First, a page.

Immingham community centre gets vote of confidence from 101-year-old Alice
A 101-YEAR-OLD is singing the praises of a refurbished community centre which she attends weekly.
The Bert Boyden Health And Wellbeing Centre, in Carver Road, Immingham, has received a fresh new look to the rear of the building with a new social room and disabled toilet.
The centre will still primarily offer day opportunities for older people but it is now hoped other users and organisations will take advantage of the new refurbishment.
Organisations currently using the centre include Bright Spot, a group that runs activities and outings for people with learning disabilities, aged 12 and over, and CatZero, a charity which helps young people who are not in employment, education or training to achieve better lives.
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Alice Skelton, 101, is the centre's oldest service user and is encouraging people to make good use of the facility.
The Stratford House, Grimsby, resident said: "I have attended the centre for the past 14 years now and I still find it wonderful.
"I come every Monday and Tuesday and get involved in knitting, colouring and general arts and crafts.
"My favourite activity has to be the colouring in.
"The staff here are fantastic and I feel at home when I visit.
"I have also made some great friends.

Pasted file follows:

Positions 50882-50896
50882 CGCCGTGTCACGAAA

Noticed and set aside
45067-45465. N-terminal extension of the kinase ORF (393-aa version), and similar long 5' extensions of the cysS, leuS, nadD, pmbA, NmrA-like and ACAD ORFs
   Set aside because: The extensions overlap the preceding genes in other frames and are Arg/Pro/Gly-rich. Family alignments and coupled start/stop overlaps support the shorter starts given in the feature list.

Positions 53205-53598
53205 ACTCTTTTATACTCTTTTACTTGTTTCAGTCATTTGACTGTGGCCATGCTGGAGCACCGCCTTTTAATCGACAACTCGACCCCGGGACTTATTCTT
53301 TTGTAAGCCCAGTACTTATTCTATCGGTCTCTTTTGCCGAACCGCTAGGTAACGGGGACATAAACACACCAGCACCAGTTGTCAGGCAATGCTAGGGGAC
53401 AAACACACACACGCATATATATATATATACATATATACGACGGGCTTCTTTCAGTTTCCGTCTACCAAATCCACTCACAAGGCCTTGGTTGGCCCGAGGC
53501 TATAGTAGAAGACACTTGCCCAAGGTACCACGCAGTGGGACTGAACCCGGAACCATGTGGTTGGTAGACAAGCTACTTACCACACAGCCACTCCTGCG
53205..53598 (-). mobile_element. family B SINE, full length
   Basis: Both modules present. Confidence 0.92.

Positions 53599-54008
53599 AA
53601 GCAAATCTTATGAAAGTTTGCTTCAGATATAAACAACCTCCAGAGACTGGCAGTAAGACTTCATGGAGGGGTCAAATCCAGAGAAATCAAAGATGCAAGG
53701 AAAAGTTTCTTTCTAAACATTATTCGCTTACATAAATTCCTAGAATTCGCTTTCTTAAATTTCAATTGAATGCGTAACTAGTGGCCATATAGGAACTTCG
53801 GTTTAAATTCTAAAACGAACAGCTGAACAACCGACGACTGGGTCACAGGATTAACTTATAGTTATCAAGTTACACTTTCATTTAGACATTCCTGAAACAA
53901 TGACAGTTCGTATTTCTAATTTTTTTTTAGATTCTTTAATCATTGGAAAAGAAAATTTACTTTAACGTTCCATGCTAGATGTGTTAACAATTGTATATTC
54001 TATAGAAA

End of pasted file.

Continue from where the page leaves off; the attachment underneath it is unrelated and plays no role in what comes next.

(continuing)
"The refurbished part of the building looks very smart and it will be a good venue for other activities and groups to use."
The Mayor of North East Lincolnshire, Councillor Mike Burton, and his wife, Mayoress Audrey Burton, were invited to view the refurbished area.
For Mrs Burton, the centre has some personal connections as she worked there for over a decade.
She began as a cook but later turned her hand to being a bus escort, taking the users of the centre to and from their homes.
Delighted with the new look, she said: "It was nice to be invited back and to see some familiar faces such as Alice. I can see that people who already use the centre really enjoy it. They are all happy.
"I would strongly encourage other organisations and groups to come forward and use the new space available.
"It is a large, open room with plenty of light coming in and has its own disabled toilet attached."
Frank Gardiner, 85, has attended the centre for the past two years since his wife died.
He said: "Coming here regularly is a big help as it gets me out of the house and socialising with others.
"I think it is great that staff are trying to reach out more to the community and allow other things to take place here."